Guys, don't buy into the commercials. Few, if any, women want a giant, life-size teddy bear for Valentine's Day. Where would we put such a thing? And, apparently, I'm not the only one who finds those ads where attractive, young women snuggle sexily with their giant Vermont Teddy Bear quite creepy.
Drew at Ace of Spades has a lot of fun with ridiculing Wendy Davis's sudden announcement that she was really, truly, sorta against abortion after 20 weeks. Say what? This woman's whole claim to fame was wearing sneakers while filibustering a state law to limit abortions after 20 weeks. Now she tries to convince Texans that she's against such abortions on principles, but just wants an exception for women and doctors to decide that is the best thing. Yeah, right.
But...the people who support her and made her a folk hero don't want any restrictions on abortions. More than that they don't want any sort of negative connotation associated with abortion. Having the latest poster girl for their holy cause even insinuate that it could be restricted or that the pro-life crowd should be catered to will be quite the blow.Even MSNBC is giving a hard time to the New York Times reporter, Kate Zernike, who has repeatedly jumped the gun to report bad stuff about Chris Christie. Dag. That's bad when MSNBC is forced to give balance to Christie's pushback against the shoddy reporting of a NYT reporter.
Meanwhile, Charlie Crist emails to say, "Damn, this is some shameless pandering, huh?".
The data just don't support all those Democrats who were outraged at North Carolina's Republican-led legislature in scaling back unemployment insurance benefits. Gosh, that must really bite some people. It's hard to judge from the data from a few months from one state, but you can imagine what would happen if the data were the reverse of what it is.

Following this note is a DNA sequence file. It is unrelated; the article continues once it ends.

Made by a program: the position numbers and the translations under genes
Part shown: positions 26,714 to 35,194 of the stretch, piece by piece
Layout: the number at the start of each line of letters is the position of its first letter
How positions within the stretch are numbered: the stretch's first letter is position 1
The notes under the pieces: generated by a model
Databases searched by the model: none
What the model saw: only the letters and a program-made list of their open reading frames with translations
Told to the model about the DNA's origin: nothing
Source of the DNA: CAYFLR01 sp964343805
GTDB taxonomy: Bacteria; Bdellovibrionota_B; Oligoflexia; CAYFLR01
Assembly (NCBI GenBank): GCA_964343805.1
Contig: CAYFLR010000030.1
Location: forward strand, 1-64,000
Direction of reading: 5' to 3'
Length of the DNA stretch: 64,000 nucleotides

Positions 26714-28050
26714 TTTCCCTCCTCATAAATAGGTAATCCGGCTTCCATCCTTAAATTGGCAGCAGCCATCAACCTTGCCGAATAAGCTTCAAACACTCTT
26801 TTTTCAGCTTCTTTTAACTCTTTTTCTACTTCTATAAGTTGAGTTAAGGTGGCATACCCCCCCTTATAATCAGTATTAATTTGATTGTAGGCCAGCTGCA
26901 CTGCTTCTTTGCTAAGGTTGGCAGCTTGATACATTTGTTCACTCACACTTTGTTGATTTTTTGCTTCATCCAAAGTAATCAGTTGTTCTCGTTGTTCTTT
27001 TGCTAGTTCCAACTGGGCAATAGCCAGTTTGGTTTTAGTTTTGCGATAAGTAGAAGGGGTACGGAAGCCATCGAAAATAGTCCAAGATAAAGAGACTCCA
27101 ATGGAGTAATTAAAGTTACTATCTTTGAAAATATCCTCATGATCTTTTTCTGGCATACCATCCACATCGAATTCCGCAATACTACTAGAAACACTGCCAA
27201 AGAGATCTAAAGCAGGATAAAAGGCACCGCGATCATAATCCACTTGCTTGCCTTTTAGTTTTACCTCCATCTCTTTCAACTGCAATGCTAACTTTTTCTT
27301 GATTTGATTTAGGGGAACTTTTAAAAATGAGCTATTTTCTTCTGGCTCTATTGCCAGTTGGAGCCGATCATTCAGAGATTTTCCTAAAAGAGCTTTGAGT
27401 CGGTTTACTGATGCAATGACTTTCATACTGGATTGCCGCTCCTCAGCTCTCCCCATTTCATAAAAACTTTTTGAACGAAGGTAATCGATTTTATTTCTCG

Michael Barone has some good questions resulting from the administration's decision to postpone the dates of the employer mandate.
The first question is: Are employers’ legal counsel advising that those provisions might be enforced, retroactively, at some later date? After all, the provisions remain on the books. If this administration or a later one decides that, say, the employer mandate should be enforced as written, does the employer have to pay up? Of course there would be a serious argument that the president's announcement (or the blog post issued before a holiday weekend by an assistant secretary of the treasury) that the law would not be enforced should stop the government from enforcing it later. But large sums of money are at stake. Should employers prudently set aside money in reserves to protect them against such an eventuality? Just asking.
My second question is: What would stop a future administration from following Obama's precedent and declaring that it would not enforce other provisions in tax laws? For, remember, Chief Justice John Roberts' dispositive opinion in the Obamacare case upheld the law's mandates on the grounds that they are, though not labeled as such, taxes. Let's say a Republican president argued that smooth administration of the law required that instead of taxing high incomes at the 39.6 percent marginal rate, they would be taxed at only 35 percent (a nicely round figure). Could a successor go back and dun taxpayers for the difference?